This art museum by architect Renzo Piano straddles a canal in Oslo's harbour (+ slideshow).
A curving roof of fritted glass unites the three timber-clad buildings that comprise the complex, while two bridges cross the canal to link them at ground level.
The architects selected naturally weathered timber for the facades and interiors of each block, to reference the traditional Scandinavian construction of local buildings and boats.
Ten galleries are split between the three buildings, and one block also contains offices within four of its upper storeys.
Between the buildings, promenades stretch along both sides of the canal to lead to a sculpture park and sandy beach on the southern side of the water and a local ferry terminal on the northern side.
Other recent projects by Renzo Piano include The Shard, which opened earlier this summer, and the new wing at the Isabella Stewart Gardner Museum in Boston.
Photography is by Nic Lehoux.
Here's a project description from Renzo Piano Building Workshop:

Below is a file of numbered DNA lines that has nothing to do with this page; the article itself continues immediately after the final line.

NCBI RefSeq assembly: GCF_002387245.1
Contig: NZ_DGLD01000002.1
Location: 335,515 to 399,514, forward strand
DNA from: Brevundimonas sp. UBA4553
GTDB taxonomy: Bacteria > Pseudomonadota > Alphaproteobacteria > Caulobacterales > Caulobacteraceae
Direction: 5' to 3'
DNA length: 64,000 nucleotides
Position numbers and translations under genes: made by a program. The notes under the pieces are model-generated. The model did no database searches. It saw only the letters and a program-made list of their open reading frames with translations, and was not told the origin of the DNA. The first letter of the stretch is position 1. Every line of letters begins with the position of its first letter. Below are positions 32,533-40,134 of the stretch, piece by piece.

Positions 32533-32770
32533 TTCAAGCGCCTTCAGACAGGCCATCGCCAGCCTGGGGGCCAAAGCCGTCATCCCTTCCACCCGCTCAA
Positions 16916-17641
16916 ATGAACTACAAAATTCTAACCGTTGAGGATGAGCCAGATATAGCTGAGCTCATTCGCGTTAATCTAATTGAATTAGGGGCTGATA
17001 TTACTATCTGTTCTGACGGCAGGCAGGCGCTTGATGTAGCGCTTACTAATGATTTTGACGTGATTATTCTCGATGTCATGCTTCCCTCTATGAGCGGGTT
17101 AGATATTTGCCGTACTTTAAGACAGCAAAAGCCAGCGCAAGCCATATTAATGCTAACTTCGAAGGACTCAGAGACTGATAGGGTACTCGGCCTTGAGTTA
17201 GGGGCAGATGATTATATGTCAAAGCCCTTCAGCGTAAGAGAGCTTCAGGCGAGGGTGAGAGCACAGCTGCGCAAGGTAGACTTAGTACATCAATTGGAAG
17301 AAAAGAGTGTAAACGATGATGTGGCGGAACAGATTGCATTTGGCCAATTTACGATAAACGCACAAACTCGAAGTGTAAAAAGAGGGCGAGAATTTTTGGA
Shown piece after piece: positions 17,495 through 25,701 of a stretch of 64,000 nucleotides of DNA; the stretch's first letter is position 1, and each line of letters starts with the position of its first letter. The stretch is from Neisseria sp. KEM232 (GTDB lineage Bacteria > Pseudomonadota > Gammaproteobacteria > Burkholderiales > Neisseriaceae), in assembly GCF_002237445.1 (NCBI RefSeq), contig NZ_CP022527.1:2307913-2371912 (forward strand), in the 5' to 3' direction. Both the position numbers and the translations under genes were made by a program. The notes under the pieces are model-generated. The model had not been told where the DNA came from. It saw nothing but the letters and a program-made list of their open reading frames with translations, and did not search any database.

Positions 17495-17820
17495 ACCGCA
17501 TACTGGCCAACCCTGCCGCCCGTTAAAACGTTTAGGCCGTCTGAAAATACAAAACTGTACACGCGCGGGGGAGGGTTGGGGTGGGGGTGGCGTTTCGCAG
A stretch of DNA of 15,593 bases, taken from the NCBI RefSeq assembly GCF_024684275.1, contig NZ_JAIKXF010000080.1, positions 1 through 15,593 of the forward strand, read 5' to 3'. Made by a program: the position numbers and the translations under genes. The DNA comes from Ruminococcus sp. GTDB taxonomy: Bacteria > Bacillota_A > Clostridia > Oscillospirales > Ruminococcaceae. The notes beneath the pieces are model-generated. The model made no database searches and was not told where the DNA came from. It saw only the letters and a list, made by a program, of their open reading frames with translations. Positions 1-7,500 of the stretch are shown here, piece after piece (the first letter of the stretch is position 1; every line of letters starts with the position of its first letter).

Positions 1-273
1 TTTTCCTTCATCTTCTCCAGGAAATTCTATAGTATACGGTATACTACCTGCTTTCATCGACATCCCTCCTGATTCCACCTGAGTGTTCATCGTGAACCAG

The Tjuvholmen development commissioned by Selvaag Gruppen / Aspelin Ramm Gruppen in Oslo is located southwest of the centre of the city and is a continuation of the Aker Brygge development built in the 90’s. The site of the Tjuvholmen project is one of the most beautiful places in Oslo. The project will transform the formerly closed harbour into a public area connecting the Fjord and the centre of the city.
The RPBW project is on the western part of this development and consists of cultural programmatic elements as part of an agreement with the City of Oslo: the project includes 3 different buildings under a unique glass roof, one for Offices and Art exhibition and two exclusively for the Art Museum, the landscape design with bridges over the new canals and a small Sculpture Park.
The urban design creates a visual link between this cultural platform and the City centre of Oslo, developing the visual axis from Aker Brygge to the new complex. The integration of Art related activities in all three buildings and the mix with offices and leisure activities, makes the complex a vibrant part of the new urban fabric that will attract a very broad public.